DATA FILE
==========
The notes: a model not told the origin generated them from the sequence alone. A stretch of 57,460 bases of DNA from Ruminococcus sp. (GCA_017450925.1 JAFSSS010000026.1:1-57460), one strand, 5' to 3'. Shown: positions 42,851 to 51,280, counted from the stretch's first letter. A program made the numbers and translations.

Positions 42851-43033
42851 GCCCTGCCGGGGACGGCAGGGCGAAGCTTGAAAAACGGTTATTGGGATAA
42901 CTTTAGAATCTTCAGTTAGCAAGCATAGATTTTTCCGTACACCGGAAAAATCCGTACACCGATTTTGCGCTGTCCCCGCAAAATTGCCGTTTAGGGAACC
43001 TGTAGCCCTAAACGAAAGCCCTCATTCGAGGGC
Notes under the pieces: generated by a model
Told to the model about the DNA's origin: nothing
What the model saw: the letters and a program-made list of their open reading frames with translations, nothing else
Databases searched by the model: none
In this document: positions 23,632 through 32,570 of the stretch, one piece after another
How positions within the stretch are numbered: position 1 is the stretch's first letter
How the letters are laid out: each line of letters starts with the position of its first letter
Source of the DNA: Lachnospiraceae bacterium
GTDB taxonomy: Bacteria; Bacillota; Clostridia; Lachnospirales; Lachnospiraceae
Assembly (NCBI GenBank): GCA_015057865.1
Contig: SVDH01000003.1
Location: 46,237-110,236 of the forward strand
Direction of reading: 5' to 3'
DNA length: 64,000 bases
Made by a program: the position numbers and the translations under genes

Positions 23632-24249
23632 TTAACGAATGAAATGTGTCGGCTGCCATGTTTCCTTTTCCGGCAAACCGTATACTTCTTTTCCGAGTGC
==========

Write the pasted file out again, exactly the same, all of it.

The notes: a model not told the origin generated them from the sequence alone. A stretch of 57,460 bases of DNA from Ruminococcus sp. (GCA_017450925.1 JAFSSS010000026.1:1-57460), one strand, 5' to 3'. Shown: positions 42,851 to 51,280, counted from the stretch's first letter. A program made the numbers and translations.

Positions 42851-43033
42851 GCCCTGCCGGGGACGGCAGGGCGAAGCTTGAAAAACGGTTATTGGGATAA
42901 CTTTAGAATCTTCAGTTAGCAAGCATAGATTTTTCCGTACACCGGAAAAATCCGTACACCGATTTTGCGCTGTCCCCGCAAAATTGCCGTTTAGGGAACC
43001 TGTAGCCCTAAACGAAAGCCCTCATTCGAGGGC
Notes under the pieces: generated by a model
Told to the model about the DNA's origin: nothing
What the model saw: the letters and a program-made list of their open reading frames with translations, nothing else
Databases searched by the model: none
In this document: positions 23,632 through 32,570 of the stretch, one piece after another
How positions within the stretch are numbered: position 1 is the stretch's first letter
How the letters are laid out: each line of letters starts with the position of its first letter
Source of the DNA: Lachnospiraceae bacterium
GTDB taxonomy: Bacteria; Bacillota; Clostridia; Lachnospirales; Lachnospiraceae
Assembly (NCBI GenBank): GCA_015057865.1
Contig: SVDH01000003.1
Location: 46,237-110,236 of the forward strand
Direction of reading: 5' to 3'
DNA length: 64,000 bases
Made by a program: the position numbers and the translations under genes

Positions 23632-24249
23632 TTAACGAATGAAATGTGTCGGCTGCCATGTTTCCTTTTCCGGCAAACCGTATACTTCTTTTCCGAGTGC